Cabbage-migeeYesterday, Jen posted on getting the most bang for your buck in the produce section. By comparing the price-per-cup of various fruits and vegetables to their ANDI score, she arrived at a rough ranking of the best, cheapest sources to get your vitamins.

(Note: neither of us is totally sold on the ANDI scoring method, but it at least provides some food for thought—pardon my pun.)

She didn’t have time to track down the whole list, but I did.

Here are veggies:

  • Veggies ranked

    And here are fruit:

    Fruits ranked

    (Note: These figures were arrived at by dividing each item’s ANDI score by the average price per pound provided by the USDA—found here in Jen’s post.)

    Jen already highlighted the smart choices: cabbage, leafy greens, carrots, and cauliflower for veggies, and watermelon, plums, oranges, and apples for fruit.

    What shouldn’t you waste your money on? I wasn’t surprised to see corn on the bottom—fresh corn is often expensive and it’s starch-laden interior lacks much in the way of nutrients. Green beans, winter squash, and artichokes all ended up at the bottom, too. Potatoes didn’t rank as badly as I expected, but that’s just because they’re so darn cheap.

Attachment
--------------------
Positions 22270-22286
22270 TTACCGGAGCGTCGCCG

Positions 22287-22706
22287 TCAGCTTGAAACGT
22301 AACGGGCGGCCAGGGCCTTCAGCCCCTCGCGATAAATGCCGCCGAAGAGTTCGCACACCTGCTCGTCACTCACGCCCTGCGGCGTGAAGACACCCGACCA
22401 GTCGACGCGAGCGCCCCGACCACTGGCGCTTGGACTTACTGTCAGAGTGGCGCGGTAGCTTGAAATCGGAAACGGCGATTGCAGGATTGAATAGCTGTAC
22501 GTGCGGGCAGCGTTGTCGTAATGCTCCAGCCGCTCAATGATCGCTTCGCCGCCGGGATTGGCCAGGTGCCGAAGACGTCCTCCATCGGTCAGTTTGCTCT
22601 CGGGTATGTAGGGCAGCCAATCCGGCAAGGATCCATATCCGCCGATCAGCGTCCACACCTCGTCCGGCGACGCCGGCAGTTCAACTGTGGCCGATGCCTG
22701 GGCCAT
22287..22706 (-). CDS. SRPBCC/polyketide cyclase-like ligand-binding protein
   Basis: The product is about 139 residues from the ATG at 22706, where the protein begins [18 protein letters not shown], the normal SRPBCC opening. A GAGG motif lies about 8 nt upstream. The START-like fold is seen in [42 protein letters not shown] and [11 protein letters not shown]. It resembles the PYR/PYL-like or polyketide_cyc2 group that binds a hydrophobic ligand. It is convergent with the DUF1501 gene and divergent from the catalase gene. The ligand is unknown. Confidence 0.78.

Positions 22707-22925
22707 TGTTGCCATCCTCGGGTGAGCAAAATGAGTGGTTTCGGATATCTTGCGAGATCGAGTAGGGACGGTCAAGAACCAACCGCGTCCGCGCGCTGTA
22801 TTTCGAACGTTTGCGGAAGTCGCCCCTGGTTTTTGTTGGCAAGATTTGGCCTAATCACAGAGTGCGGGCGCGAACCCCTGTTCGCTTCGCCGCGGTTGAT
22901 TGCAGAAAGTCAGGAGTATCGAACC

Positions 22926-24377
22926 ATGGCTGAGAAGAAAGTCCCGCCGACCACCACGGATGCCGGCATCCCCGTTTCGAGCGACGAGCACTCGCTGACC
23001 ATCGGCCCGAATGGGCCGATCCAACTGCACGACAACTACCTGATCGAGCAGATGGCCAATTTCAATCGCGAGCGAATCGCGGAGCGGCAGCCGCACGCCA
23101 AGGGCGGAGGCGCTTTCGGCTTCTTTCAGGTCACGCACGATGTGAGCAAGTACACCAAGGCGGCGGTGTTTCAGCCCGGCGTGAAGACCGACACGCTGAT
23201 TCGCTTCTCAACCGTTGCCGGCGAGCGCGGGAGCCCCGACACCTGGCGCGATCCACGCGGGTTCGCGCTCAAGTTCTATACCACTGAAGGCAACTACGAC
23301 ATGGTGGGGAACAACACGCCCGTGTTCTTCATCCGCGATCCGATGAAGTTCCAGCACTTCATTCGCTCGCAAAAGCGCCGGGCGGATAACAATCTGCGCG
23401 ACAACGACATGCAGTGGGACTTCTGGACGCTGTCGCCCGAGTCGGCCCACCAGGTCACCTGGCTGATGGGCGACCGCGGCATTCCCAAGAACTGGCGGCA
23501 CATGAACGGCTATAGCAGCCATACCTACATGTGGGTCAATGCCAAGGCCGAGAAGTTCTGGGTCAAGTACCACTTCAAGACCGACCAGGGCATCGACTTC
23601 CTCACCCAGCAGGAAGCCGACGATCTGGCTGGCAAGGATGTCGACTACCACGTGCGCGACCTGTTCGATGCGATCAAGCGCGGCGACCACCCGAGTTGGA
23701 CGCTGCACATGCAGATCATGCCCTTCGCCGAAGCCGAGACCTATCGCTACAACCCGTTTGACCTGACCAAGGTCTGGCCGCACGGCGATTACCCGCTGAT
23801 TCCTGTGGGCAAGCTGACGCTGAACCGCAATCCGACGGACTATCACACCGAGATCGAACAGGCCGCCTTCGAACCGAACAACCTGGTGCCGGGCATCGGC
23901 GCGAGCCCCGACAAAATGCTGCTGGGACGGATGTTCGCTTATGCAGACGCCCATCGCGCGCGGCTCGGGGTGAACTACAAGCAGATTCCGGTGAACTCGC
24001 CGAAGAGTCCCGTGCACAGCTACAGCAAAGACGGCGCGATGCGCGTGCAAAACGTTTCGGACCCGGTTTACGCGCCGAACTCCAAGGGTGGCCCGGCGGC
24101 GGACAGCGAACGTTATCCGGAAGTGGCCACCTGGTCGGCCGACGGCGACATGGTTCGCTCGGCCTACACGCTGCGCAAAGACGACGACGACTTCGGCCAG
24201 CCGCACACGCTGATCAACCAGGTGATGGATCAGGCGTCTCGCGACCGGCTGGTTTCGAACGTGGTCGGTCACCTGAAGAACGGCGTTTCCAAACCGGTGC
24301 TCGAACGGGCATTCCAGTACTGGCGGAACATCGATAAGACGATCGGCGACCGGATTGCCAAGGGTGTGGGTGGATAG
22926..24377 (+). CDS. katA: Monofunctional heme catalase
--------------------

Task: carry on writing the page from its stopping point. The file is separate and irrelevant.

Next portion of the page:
For fruit, grapes came in dead last—not shocking since they’re largely water. The most expensive fruit, raspberries, came in third, and despite being cheap nectarines landed in fifth.

    For the most part, it’s all pretty intuitive. The things Mom always tried to get us to eat—like greens and brussels sprouts—look pretty good. But let’s be honest: if you’re fretting the choice between broccoli and okra—and not between Cap’n Crunch and SpaghettiO’s—you’re already way ahead of the curve.

    Cabbage photo by Sightline staffer Migee Han.